Officials celebrate launch of flood control project
LAHAINA — Culminating more than 30 years of effort, construction of the Lahaina Watershed Flood Control Project is under way.
A groundbreaking and blessing for the first phase of the project was held Friday morning at the project base yard above the Mill Street Cane Haul Road.
Work began Dec. 14 on the system of waterways to intercept and divert floodwater above Lahaina Town.
Expected to be completed by Aug. 27, the first section includes construction of an outlet structure, highway culvert and sediment basin at Waianukole near Launiupoko by contractor Kiewit Pacific Co. Total cost is $6.26 million.
The two-mile flood control channel will extend from Lahainaluna Road to Waianukole, two-thirds-of-a-mile south of Puamana Park. About 10,000 feet of the proposed channel will be grass-lined.
The remainder of the channel system will include four sediment basins, one debris basin on Kauaula Stream and one inlet basin near Lahainaluna Road.
Ocean outlets will be located at Makila Point through Kauaula Stream and Waianukole. Both will have sediment basins to reduce flood debris that enter the ocean.
Mayor Charmaine Tavares said the project will greatly benefit Lahaina and its nearshore waters.
She saw the impacts of flooding in Lahaina Town after powerful storms hit in 1997 and 2003. The goal is to prevent emergencies, not react to them, Tavares added.
“I am very, very pleased that this project is starting, finally,” she commented.
West and South Maui Sen. Roz Baker said the flood control system will help keep soil “on land and out of the sea,” where it harms the reefs.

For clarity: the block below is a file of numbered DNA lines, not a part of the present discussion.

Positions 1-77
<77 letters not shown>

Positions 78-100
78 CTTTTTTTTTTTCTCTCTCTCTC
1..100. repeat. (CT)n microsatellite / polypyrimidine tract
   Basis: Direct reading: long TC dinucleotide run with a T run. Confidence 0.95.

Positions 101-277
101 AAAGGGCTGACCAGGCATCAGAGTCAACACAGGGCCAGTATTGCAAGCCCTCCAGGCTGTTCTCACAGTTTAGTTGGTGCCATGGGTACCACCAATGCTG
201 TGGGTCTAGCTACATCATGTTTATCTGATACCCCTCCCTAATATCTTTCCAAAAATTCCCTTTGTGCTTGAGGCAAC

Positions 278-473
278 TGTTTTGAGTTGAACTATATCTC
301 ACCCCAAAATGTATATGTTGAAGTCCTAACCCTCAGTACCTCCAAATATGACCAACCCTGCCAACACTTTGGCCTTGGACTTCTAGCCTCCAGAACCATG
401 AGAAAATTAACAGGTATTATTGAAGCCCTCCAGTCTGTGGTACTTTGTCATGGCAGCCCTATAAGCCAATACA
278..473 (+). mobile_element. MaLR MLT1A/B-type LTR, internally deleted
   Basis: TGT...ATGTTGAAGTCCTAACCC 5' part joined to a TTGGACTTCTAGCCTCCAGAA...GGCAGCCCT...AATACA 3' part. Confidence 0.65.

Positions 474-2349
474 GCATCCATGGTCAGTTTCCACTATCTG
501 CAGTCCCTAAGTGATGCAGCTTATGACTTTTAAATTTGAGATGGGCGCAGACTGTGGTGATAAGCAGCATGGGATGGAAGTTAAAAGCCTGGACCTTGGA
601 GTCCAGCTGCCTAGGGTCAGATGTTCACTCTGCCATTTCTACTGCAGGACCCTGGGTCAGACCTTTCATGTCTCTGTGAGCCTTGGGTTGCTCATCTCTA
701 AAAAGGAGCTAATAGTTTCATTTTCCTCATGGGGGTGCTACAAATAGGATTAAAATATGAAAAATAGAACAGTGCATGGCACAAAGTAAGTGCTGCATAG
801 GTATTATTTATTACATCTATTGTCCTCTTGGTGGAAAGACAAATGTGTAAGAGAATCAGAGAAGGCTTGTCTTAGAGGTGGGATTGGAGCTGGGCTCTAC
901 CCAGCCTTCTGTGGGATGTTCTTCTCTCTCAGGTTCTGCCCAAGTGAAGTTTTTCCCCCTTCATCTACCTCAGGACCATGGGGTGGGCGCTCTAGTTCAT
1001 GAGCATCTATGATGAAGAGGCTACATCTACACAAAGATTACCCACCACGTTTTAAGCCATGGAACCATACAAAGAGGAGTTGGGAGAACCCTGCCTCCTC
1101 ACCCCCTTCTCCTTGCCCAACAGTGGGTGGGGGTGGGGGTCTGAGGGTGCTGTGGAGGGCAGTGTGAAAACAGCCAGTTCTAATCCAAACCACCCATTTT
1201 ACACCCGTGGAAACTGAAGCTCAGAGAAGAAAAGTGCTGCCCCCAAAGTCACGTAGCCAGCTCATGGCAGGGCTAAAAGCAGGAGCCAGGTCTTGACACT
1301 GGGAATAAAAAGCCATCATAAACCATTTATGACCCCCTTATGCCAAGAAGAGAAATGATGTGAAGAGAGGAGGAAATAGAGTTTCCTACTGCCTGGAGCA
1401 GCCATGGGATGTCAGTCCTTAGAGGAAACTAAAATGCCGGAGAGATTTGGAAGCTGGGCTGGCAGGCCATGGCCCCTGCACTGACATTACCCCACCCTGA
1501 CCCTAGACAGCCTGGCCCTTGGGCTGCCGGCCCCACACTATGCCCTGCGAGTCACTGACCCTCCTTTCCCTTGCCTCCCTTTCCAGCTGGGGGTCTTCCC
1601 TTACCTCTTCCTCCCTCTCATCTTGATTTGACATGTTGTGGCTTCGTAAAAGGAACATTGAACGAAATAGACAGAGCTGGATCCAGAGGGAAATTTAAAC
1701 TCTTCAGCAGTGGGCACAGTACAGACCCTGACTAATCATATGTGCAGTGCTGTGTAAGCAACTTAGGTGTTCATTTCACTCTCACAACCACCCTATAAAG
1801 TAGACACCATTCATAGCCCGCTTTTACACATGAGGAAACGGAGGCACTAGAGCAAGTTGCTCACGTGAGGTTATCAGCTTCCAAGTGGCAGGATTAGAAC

Sen. Baker thanked the many partners that worked on the project for decades, including the West Maui Soil & Water Conservation District (WMSWCD), the County of Maui, U.S. Sen. Daniel Inouye and the U.S. Department of Agriculture’s Natural Resources Conservation Service (NRCS).
WMSWCD Chairman James Nobriga, the son of retired chairman David “Buddy” Nobriga, discussed the long history of the project.
He explained that land management in the upper areas of the 5,250-acre Lahaina Watershed dropped off when the Pioneer Mill sugar operation shut down in 1999.
District members helped establish temporary flood control measures along Lahainaluna Road above Puamana and lobbied for the comprehensive system now being built.
Nobriga said the county and NRCS helped make the project possible.
Bill Hollingsworth of NRCS said the flood control system will protect 340 acres from flooding damage, reduce sediment entering the ocean and protect reefs.
“It’s a great day for Lahaina, the County of Maui and Hawaii,” he commented.
Kahu Earl Kukahiko performed the blessing.
According to the Final Environmental Impact Statement for the project, when complete, the system could protect Lahaina against a “100-year” storm — an event so powerful, there is only a one percent chance of it occurring in any year.
The county expects to build the 42-acre project in five phases.